Asia exhales a sigh of relief as the United States’ job market continues to disappoint.


Asian stocks rose on Monday, while the dollar weakened, following the release of the much-anticipated May U.S. payrolls data, which indicated that the recovery is on pace but not strong enough to prompt the Federal Reserve to begin reducing its monetary policy sooner than expected.

Investors were watching to see how large tech companies’ stock prices would respond to the G7’s agreement on a minimum worldwide corporation tax rate of at least 15%, but winning the G20’s consent might be difficult.

So far, the reaction has been mild, with Nasdaq and S&P 500 futures hardly moving.

The battle over US President Joe Biden’s proposed $1.7 trillion infrastructure plan will also be watched closely, with the White House rejecting the latest Republican offer.

MSCI’s broadest index of Asia-Pacific stocks outside Japan rose 0.3 percent, breaking a three-session losing streak. The Nikkei 225 index in Japan jumped 1.0 percent to its highest level in over a month, while the KOSPI in South Korea climbed 0.7 percent.

While the 559,000 increase in U.S. payrolls fell short of expectations, it was still a welcome reprieve after April’s surprisingly dismal data, and the unemployment rate of 5.8% indicated that the Fed’s aim of full employment was still a long way off.

“The data was perfect for a goldilocks type outlook for risk: not too hot to bring in fears of a faster Fed taper, and not too cold to worry about the outlook for the recovery,” said NatWest Markets strategist John Briggs.

“This caused a weaker USD, better stocks, reinforced the earlier bid in commodities, and boosted emerging markets.”

The focus now shifts to Thursday’s consumer price data in the United States, where there’s a chance of another high number, despite the Fed’s insistence that the surge is just temporary.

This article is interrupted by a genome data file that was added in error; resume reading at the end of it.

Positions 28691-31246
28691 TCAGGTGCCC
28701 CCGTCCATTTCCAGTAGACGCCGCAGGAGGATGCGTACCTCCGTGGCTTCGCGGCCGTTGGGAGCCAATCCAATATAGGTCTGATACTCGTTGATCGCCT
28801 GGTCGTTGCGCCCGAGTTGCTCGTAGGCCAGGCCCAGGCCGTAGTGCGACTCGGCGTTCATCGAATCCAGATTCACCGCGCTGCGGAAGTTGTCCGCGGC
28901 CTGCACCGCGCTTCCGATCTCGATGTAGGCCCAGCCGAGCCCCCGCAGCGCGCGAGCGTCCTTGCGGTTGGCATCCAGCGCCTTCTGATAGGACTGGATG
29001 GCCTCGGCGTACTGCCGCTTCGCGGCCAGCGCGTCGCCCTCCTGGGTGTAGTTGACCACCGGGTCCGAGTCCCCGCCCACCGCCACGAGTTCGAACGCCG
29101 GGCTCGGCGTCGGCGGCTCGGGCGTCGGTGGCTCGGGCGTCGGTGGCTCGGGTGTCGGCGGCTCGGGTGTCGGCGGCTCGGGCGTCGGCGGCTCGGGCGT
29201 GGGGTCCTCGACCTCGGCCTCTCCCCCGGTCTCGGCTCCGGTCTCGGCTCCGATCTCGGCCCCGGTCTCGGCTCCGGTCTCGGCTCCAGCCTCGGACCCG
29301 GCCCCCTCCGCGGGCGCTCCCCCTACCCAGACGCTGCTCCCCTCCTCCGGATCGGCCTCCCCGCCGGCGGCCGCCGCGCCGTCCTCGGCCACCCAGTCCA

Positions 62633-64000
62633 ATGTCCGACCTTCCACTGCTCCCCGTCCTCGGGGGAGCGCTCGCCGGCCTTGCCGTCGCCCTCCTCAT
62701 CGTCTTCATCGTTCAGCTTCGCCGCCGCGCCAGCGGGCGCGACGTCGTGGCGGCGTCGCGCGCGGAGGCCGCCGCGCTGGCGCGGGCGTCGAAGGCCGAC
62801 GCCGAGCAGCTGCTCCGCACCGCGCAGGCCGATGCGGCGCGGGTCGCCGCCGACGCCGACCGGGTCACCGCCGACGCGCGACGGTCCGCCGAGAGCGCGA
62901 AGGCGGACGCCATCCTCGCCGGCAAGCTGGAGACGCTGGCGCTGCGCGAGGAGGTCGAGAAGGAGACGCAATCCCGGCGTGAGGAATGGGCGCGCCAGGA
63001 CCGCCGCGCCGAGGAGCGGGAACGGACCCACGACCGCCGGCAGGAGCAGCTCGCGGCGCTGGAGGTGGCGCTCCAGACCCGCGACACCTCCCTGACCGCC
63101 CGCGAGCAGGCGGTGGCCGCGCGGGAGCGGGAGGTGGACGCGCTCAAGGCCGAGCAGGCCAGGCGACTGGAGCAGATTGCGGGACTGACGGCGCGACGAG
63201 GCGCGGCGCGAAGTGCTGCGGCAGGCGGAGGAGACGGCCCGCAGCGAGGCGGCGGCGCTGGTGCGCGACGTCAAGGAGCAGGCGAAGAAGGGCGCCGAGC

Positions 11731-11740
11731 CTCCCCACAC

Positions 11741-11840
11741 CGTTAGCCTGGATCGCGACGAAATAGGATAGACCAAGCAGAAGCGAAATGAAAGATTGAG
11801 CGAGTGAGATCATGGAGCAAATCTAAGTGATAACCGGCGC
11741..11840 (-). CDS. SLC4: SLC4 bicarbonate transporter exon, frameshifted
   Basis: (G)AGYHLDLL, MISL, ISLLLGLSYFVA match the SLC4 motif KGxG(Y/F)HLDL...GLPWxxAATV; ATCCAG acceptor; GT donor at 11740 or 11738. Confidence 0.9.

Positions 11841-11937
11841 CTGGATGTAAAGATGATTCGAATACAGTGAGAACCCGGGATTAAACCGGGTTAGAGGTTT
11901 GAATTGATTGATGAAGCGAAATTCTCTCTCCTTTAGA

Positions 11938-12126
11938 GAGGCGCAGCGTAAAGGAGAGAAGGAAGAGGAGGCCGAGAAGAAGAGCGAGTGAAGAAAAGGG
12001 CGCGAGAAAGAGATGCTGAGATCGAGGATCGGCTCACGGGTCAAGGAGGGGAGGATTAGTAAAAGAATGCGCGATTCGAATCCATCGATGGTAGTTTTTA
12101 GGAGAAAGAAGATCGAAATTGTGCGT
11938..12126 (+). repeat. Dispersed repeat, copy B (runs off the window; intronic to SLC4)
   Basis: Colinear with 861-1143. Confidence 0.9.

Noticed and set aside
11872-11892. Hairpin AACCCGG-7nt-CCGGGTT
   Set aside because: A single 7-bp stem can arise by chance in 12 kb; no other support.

Briggs predicted that in the June policy meeting, Fed policymakers will open the door to discussing tapering, with a start date of early 2022 and no rate rise until 2024.

The European Central Bank meets on Thursday and is generally anticipated to keep its stimulus measures in place, with tapering a long way off.

After falling 7 basis points on Friday and returning to the bottom of the three-month trading range, yields on US 10-year notes were a bit higher at 1.567 percent.

The dollar was forced on the defensive as a result of this loss, which was compounded by an increase in risk appetite. It was last trading at 90.100 per dollar versus a basket of currencies, down from a high of 90.629 on Friday.

After rebounding from a three-week low of $1.2102 on Friday, the euro was holding at $1.2170, while the dollar was back at 109.52 yen, down from a high of 110.33.

Gold held firm at $1,890 an ounce, up from a low of $1,855 on Friday, thanks to a drop in the dollar. (/GOL/)

Oil prices have remained stable after Brent surpassed $72 per barrel for the first time in 2019 last week, as OPEC+ supply restraint and improving demand offset concerns about a patchy worldwide COVID-19 immunization implementation. [R/O]

Brent was up 6 cents to $71.92 a barrel, while US crude was up 9 cents to $69.71.

Asia market jobs disappoint

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